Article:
Industrial deep-sea mining in China can begin as early as 2030, stated the former head of the State Oceanic Administration.
China Daily quoted Sun Zhihui as saying: “With the improvement in deep-sea technology, metal resources under the ocean can be explored and mined within 20 years.”
China was among the first group of countries which gained authorization from International Seabed Authority to look for polymetallic sulphide deposits in the ocean.
According to Sun, the country already explored more than 80,000 square kilometers of the floor of the Pacific and Indian oceans.
Xiang Jianhai, scientist at the Institute of Oceanology under the Chinese Academy of Sciences, said that the current research will provide the technology and geological information for future mining.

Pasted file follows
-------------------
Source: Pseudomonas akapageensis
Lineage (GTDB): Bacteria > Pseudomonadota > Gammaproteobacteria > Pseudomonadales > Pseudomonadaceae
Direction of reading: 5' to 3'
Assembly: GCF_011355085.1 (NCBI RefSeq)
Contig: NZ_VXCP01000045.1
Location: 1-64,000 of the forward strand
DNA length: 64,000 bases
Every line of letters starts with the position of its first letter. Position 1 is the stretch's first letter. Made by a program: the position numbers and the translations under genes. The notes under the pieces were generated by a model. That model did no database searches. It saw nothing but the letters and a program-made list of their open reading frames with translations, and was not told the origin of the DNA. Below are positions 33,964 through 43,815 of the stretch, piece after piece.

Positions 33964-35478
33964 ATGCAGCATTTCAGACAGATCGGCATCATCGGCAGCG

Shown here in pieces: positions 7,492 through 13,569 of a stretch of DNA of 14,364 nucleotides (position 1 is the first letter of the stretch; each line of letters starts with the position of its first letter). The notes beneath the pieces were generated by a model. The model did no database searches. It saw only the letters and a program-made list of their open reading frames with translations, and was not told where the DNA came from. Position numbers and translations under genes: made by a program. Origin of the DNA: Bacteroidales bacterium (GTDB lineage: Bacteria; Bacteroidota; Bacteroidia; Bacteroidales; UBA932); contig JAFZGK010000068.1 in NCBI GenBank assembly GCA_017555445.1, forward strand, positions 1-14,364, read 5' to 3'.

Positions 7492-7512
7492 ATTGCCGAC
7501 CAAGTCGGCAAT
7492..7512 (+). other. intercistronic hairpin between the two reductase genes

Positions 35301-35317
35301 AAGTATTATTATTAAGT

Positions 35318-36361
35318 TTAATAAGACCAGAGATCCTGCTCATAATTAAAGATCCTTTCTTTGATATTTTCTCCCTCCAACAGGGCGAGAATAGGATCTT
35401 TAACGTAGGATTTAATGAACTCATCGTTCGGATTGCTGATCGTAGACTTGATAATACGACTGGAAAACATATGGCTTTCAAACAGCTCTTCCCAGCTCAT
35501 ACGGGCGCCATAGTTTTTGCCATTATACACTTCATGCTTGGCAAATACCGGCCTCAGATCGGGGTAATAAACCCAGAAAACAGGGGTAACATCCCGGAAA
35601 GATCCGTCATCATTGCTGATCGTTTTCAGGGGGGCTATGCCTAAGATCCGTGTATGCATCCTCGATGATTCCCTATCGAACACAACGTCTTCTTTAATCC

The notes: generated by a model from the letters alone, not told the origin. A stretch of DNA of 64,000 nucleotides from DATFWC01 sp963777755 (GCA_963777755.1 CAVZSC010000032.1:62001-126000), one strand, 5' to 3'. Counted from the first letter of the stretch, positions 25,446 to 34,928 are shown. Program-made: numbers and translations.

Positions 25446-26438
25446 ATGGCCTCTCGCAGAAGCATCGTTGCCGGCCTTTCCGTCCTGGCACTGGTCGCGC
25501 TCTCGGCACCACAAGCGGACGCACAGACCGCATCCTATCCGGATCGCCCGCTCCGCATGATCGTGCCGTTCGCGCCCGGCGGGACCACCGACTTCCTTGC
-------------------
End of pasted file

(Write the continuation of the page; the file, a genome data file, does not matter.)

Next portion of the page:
Scientists estimate that about 480 million to 13.5 billion tons of polymetallic nodules can be commercially mined, Science and Technology Daily reported.
Polymetallic nodules on the seabed contain metals such as cobalt, manganese, iron, nickel and aluminum, which have huge economic potential.
Improving the legal system relating to deep-sea mining and exploration was the key work of the State Oceanic Administration, Liu Cigui, administration director, said at the administration’s annual convention in December.
The total output value of China’s marine-based sectors was 3.2 trillion yuan ($508 billion) in 2009, accounting for 9.5 percent of the state’s GDP, according to the administration’s website.
Subsea World News Staff , May 29, 2012